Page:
Social customer care means engaging in detailed and ongoing conversations with customers, prospects, and even those who are "just looking"-with ongoing being the key word. The panel at The Social Shake-Up 2014 started the session sharing their perspective on the session title. Should customer strategy begin and end with community?
"It depends how you define community," said Nick Howe, VP, Learning and Collaboration, Hitachi Data Systems. "Our customer strategy doesn't begin and end with customer community. Customers are asking for our community. It's a social contract we have with them."
Kim Celestre, Senior Analyst, Forester Research, said "When you apply community across the customer lifecycle it's continuous-discover, explore, purchase, post-purchase/engagement, post-purchase help to existing customers or new ones as they discover products. You continue to provide value to the community."
Allison Sitch, VP, Global Public Relations, The Ritz-Carlton Hotel Company, said "Strategy really begins and ends with the customer, so the community is a means to converse, but it's not the beginning and end of strategy."
Vanessa DiMauro, CEO Leader Networks, moderated the session as the panel also discussed the changing nature of customer strategies, examined what online community and customer engagement can (and can't) do, and showcased real examples of how to do it right.
"Part of the reason we assembled this panel team is because they represent a variety of different perspectives," DiMauro said. "One thing we're hearing is that social is transforming customer strategy. What's driving these changes, and what are we seeing from the panel's different points of view?"
Sitch: What the Customer Cares About
"In the last year or two, strategies have been around understanding the consumer and what they care about. There's been a big shift to deepen the relationship."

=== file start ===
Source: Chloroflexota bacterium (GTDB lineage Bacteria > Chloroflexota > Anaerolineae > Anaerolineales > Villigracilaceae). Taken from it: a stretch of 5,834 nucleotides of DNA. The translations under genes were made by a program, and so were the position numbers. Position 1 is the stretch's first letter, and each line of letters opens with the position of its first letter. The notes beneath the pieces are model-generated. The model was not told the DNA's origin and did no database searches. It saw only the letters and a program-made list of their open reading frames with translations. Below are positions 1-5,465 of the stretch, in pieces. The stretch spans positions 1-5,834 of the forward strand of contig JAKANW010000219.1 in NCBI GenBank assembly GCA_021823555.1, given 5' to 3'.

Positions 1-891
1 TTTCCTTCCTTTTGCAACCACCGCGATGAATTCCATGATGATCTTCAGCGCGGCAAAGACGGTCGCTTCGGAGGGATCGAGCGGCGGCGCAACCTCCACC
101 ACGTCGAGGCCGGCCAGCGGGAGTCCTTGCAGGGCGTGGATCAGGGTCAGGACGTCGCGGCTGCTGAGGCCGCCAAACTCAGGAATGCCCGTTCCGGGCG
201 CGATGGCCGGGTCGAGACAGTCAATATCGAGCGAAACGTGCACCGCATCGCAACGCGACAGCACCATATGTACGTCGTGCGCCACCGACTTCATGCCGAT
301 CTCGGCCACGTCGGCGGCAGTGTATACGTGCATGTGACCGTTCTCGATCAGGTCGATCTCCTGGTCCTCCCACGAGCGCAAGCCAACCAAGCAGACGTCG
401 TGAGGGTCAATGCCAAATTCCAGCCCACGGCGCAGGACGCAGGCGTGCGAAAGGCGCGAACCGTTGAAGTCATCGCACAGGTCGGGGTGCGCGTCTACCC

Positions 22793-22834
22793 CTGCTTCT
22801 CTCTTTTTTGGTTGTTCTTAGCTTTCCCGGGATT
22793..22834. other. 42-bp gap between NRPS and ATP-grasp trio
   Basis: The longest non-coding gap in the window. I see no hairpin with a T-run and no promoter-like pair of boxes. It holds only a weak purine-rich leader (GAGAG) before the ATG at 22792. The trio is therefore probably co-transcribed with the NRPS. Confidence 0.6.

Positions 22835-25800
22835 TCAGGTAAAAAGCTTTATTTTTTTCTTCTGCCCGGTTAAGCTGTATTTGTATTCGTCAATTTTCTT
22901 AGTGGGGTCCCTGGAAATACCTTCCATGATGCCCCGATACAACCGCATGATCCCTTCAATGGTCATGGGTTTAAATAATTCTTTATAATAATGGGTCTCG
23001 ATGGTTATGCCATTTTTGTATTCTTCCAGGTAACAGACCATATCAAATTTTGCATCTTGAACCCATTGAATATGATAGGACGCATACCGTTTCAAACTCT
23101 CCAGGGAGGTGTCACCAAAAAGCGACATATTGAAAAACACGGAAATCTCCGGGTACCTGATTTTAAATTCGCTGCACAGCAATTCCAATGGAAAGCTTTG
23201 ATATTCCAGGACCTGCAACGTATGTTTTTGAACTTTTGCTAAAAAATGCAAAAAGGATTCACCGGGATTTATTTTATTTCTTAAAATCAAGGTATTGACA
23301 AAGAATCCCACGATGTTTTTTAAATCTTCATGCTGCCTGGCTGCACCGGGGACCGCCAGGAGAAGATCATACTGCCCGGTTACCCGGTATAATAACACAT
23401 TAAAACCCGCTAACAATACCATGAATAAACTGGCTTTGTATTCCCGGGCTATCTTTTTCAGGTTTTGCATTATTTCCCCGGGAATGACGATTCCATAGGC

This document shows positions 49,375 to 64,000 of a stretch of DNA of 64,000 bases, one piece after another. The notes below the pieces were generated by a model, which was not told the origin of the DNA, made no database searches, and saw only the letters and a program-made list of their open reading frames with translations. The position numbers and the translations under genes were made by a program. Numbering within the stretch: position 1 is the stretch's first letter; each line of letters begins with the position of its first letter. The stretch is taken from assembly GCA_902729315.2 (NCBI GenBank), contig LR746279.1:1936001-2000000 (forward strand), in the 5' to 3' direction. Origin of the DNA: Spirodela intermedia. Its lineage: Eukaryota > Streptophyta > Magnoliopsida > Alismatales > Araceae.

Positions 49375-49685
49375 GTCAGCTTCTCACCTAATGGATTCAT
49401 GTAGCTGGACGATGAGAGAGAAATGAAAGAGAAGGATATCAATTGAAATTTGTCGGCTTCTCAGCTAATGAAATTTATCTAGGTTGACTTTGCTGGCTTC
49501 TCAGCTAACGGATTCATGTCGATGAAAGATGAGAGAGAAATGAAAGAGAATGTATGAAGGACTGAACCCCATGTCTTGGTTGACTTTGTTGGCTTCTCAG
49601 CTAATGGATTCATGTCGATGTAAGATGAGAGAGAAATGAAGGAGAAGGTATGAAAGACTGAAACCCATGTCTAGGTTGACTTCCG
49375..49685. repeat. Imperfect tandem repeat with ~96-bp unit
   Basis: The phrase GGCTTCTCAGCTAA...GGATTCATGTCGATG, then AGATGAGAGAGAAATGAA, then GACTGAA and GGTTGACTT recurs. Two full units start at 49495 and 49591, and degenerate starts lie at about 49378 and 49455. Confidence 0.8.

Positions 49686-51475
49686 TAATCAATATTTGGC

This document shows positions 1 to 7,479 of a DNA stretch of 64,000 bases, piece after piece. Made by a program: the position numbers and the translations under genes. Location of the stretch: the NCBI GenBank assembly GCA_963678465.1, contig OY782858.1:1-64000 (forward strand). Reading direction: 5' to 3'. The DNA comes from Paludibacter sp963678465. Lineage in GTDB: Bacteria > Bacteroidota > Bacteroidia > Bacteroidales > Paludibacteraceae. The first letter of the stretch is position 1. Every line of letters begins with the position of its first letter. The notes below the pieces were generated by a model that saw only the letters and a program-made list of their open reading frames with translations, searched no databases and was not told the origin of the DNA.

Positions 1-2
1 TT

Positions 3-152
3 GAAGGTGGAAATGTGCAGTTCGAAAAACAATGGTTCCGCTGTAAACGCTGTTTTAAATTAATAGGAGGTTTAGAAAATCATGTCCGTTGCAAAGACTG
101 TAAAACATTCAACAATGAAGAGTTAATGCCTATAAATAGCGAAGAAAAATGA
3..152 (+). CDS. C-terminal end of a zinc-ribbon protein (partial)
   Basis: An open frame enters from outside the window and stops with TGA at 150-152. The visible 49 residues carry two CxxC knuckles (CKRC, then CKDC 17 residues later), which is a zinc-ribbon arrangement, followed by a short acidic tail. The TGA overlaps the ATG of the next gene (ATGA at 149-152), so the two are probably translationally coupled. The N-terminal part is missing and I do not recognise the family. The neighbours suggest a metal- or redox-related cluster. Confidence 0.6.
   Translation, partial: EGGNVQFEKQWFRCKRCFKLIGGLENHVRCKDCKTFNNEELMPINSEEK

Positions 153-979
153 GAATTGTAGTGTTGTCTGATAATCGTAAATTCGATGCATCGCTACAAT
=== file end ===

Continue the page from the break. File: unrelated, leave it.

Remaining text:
You may or may not have stayed at the Ritz, but I bet you can connect to the hotel's emotional "Let us stay with you" theme. The context of the message is about creating memorable experiences.
"We have such a loyal following, even from those that are not customers, who are also spreading the word about treasured memories that are made."
Who wouldn't connect with and want to share the Joshie the giraffe story-customer or not?
Howe: Customer-to-Customer Relationships
"We have a history of very high-touch customer relationships. As the product deployment needs become more complex, our high-touch support model became increasingly demanding. Meanwhile, there were numerous repeatable customer needs and questions. It therefore made sense to introduce some measure of customer self-service to free up our services teams to perform the more complex work. Sometimes we forget about the power of customer-to-customer relationships. It has been invaluable to have the community facilitate for us."
Read more about Hitachi's customer community, the HDS Community, as well as other successful communities, in this Social Media Today ebook.
Celestre: Digital Innovators
"For brands, it's critical that you understand where your customers are finding information online and make sure to interact with them where they want to engage. Sephora's community has been fascinating to see evolve over time."
Sephora's community, Beauty Talk, includes thousands of conversations on makeup. Celestre said it's interesting because products like makeup are personal, and it's different on everyone.